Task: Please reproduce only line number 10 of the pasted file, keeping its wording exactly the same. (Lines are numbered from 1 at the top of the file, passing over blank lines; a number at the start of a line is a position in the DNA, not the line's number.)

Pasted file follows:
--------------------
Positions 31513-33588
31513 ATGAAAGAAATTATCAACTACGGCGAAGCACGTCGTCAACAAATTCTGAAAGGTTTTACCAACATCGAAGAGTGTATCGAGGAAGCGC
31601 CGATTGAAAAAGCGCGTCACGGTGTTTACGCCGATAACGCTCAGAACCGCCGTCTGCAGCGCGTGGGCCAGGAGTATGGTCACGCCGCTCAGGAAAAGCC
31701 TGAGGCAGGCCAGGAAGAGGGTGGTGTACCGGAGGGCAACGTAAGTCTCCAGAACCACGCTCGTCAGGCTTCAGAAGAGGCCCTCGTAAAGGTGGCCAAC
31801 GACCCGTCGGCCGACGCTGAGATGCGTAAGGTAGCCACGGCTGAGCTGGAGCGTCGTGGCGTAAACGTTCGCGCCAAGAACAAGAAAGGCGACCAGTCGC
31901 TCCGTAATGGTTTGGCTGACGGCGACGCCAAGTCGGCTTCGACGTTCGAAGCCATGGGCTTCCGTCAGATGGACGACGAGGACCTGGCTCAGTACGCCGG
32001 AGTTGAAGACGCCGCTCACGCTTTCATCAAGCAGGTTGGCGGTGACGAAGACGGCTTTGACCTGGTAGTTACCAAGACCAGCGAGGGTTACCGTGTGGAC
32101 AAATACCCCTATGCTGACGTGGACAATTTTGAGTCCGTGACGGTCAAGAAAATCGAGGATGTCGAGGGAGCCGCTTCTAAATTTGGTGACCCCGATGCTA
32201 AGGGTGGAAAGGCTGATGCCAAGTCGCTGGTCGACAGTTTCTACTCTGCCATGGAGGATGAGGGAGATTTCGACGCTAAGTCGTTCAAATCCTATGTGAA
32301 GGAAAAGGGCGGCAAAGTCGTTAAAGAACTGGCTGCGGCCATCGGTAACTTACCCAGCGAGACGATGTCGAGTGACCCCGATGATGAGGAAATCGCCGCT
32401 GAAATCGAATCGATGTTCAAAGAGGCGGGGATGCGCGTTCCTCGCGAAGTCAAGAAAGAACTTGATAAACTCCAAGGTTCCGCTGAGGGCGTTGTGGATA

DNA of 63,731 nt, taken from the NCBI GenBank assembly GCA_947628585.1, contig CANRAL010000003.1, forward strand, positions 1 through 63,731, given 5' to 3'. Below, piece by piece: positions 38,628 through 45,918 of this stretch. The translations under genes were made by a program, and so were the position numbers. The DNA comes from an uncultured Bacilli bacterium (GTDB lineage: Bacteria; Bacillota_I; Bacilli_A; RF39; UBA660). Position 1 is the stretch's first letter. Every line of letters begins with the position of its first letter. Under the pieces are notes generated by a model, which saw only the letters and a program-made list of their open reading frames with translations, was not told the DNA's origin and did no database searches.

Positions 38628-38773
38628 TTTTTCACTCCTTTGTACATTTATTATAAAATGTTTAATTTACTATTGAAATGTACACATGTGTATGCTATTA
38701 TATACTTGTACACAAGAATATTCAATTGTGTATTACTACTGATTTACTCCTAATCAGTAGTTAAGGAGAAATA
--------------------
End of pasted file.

32301 GGAAAAGGGCGGCAAAGTCGTTAAAGAACTGGCTGCGGCCATCGGTAACTTACCCAGCGAGACGATGTCGAGTGACCCCGATGATGAGGAAATCGCCGCT